I also entered the prison where St Peter was held by order of king Agrippa; and this was precisely where, in the deep silence of the night, he was set free by the Angel. The Christians of the early centuries had turned it into a church. Now substantial remains can be seen, which are being used as a workshop by some tanners and stinks so much that only the spirit of religion can bring one to enter. The house of the Pharisee stands on Mount Abisad: it consists in the walls of a church dedicated to St Mary Magdalen, who was converted in this house: it is now controlled by the Turks.
The church of the Presentation of Our Lady was erected in memory of this mystery in the place where Solomon had built the palace of the forests of Lebanon: it has now been reduced to a mosque. But what can I say of the church of the Lord? It was built on the same spot as the temple of Solomon, and not even the smallest stone remains: the very site where it stood is pointed out and there is a plenary indulgence. On top of it a magnificent temple was built by the Caliph Omar, the second successor of Mohammed, after the conquest of Jerusalem. In the 11th century the Crusaders converted it into a church; but Saladdin declared it again a Mosque (a temple of Mohammed); which is what it still is today. It is the most majestic building to be seen in Jerusalem, built in the Moorish style. Entering it is punishable by death, because apart from being the temple of Mohammed, it still contains the harem of the concubines of the Pasha of Jerusalem.
Nevertheless I was able to go through the whole of the atrium in the company of two Missionary Fathers of the Society of Jesus; but we fled as soon as we saw the armed soldiers, despite the powerful Muslim who was at our side. Below the site of Solomon’s temple is the Probatic pool which is one of the most ancient ruins in Jerusalem; dating from the time of Solomon himself: it is in rather bad condition, but its name alone is enough to remind one of the prodigious cure of the Paralytic, who had lain on his stretcher for 38 years and who was healed by the Redeemer.
In ancient times it was used for the washing of victims to be offered as sacrifice in the temple. Now it is full of Barbary figs and other shrubs. It communicates with the temple of the Presentation of Our Lady which I mentioned above; in the side of which there are some exceptionally large stones that, according to erudite writers on the Holy Land, were certainly used for the walls of Jerusalem. Around these stones the Jews go and weep each Friday around sunset; this is a sight worth seeing. These are the remarkable places that I visited in Jerusalem, there are many others. Some extra-devout reverend gentlemen would like to give celebrity to some of those, but as I do not believe in it, because I am not aware of sufficient grounds, so I shall pass over them in silence: all my faith is vested in the ones I have described and shall describe, because these are confirmed by the most ancient tradition recognised by the greatest writers and by the voice of the Church, which grants a plenary indulgence each time they are visited.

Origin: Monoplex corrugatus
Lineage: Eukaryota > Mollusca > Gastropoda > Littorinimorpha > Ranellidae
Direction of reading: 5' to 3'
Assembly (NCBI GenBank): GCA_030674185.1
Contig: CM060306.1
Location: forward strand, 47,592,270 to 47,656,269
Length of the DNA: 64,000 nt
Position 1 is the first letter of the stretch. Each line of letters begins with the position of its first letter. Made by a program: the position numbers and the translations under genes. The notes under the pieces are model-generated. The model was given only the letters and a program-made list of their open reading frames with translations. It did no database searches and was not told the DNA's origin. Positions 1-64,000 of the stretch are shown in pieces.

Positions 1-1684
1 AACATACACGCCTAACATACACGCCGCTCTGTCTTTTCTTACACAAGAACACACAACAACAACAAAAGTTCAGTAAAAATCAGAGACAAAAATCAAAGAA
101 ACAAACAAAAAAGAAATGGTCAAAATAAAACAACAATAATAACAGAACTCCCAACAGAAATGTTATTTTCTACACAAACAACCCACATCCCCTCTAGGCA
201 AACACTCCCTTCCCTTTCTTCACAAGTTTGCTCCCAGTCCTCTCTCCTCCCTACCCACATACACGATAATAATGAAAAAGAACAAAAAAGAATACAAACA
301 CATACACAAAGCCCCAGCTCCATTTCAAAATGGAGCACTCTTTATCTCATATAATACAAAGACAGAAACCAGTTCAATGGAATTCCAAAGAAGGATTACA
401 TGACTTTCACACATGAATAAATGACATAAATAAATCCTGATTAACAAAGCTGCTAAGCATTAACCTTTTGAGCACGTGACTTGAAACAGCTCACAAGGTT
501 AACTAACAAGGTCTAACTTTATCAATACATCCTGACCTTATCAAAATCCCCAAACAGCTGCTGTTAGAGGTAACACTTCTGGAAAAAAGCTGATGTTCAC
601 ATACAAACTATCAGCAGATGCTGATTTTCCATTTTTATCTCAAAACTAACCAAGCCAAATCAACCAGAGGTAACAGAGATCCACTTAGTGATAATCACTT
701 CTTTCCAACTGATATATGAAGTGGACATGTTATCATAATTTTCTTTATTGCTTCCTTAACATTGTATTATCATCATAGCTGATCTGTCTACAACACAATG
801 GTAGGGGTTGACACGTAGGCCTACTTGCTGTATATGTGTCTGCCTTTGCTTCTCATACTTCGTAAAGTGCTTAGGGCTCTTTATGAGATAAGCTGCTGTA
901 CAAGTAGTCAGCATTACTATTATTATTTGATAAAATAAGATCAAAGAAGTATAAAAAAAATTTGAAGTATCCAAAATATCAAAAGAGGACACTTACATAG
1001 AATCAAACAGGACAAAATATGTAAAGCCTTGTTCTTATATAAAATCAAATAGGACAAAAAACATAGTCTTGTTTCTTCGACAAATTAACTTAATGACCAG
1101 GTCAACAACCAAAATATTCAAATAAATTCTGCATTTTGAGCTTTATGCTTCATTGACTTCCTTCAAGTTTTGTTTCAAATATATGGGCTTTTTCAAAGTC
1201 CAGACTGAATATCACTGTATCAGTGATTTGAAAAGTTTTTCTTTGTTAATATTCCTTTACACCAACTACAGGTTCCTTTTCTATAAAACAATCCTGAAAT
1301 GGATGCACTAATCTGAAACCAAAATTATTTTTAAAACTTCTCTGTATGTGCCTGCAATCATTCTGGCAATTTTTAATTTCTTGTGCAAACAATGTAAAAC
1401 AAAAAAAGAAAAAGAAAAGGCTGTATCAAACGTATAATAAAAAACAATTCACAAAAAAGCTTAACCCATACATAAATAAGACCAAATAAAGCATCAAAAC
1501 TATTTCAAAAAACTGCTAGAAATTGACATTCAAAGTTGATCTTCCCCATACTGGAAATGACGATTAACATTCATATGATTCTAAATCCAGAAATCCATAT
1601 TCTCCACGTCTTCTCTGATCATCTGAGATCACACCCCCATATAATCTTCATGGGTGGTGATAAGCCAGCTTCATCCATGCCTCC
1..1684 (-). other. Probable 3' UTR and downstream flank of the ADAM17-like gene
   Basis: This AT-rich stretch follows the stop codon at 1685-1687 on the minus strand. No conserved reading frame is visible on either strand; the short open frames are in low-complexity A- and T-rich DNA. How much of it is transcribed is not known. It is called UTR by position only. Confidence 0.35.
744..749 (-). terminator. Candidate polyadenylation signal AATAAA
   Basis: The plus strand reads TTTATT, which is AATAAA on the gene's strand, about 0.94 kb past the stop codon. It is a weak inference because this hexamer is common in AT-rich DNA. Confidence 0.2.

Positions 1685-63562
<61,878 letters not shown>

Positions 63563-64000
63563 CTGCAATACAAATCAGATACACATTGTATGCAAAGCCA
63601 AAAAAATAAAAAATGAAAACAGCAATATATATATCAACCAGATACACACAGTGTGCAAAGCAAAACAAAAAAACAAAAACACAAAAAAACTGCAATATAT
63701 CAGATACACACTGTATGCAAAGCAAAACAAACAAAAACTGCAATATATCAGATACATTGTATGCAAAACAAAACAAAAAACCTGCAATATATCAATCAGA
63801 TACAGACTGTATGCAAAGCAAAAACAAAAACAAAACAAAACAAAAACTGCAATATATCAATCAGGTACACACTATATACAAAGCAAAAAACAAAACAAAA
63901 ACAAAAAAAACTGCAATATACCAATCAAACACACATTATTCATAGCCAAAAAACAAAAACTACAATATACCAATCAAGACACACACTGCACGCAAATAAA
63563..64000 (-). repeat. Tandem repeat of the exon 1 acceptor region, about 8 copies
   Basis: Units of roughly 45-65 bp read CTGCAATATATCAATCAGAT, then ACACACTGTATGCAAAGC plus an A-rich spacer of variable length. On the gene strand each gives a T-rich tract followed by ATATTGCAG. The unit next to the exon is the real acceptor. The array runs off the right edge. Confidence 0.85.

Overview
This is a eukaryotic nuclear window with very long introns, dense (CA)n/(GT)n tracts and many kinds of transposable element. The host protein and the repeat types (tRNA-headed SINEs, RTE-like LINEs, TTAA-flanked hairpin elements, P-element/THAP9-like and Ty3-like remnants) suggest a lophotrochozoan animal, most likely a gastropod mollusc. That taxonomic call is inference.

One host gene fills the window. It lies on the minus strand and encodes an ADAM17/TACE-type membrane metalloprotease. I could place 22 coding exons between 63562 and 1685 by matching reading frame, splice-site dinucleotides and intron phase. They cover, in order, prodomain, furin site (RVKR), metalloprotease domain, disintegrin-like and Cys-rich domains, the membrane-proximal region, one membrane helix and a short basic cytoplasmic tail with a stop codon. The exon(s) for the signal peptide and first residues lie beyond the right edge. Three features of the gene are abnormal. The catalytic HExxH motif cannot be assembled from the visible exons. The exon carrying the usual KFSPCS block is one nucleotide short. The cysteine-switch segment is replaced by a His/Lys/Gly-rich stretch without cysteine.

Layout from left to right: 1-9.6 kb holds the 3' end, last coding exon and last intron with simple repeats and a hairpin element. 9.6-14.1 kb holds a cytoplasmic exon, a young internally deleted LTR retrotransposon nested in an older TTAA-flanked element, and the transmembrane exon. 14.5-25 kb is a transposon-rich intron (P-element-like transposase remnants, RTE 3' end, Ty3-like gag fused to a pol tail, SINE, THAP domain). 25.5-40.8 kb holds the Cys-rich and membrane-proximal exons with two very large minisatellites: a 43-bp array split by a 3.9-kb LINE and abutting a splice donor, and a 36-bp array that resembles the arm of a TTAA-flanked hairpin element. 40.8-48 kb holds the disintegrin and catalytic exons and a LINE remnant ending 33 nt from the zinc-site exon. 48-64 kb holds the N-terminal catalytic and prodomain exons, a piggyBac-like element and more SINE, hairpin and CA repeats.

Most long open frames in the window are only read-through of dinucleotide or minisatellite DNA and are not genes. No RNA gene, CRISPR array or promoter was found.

Now we leave Jerusalem for you to contemplate with me places that are worthy of a Christian’s consideration. But first, as one goes through St Stephen’s Gate, 40 paces to the right one passes the Golden Gate, which is walled up. It is called the Golden Gate to honour it in memory of the solemn entry into Jerusalem J.C. made on the day of the Palms.
Heraclius also, after vanquishing Cosroes, King of Persia, entered through this gate with the wood of the Cross he had won. Architecturally it is the most beautiful in Jerusalem; nor have I ever seen a better one: but the Turks closed it and walled it up, because there is an ancient belief of theirs that the Franks (that is what they call Europeans in the East) would conquer Jerusalem and enter triumphantly through this gate. Then descending into the valley (of Jehoshaphat) down the slope of Mount Moriah, before reaching the bottom of the slope, there is a quite shapeless rock where St Stephen was stoned to death: thirteen places higher up is the place where Saul (later to become the Apostle Paul) stood guarding the clothes of those who were stoning him; and to the left one is shown the place where the Empress Eudocia had a church built dedicated to the glorious Protomartyr. Reaching the bottom of the valley, one crosses the stream of Kidron to leave the valley of Jehoshaphat and enter Gethsemane.
I took a look at this valley, going up and down in length and breadth several times; so is this – I said to myself – where I am to be judged by our eternal Judge? Where all the peoples of the earth will congregate on the last day? Where the sentence without appeal to eternal life, or eternal death will be pronounced on all those who were, are and ever will be! Is it here then that the earth will split open its entrails to swallow up hell’s reprobates, and from here that the elect will fly up to heaven?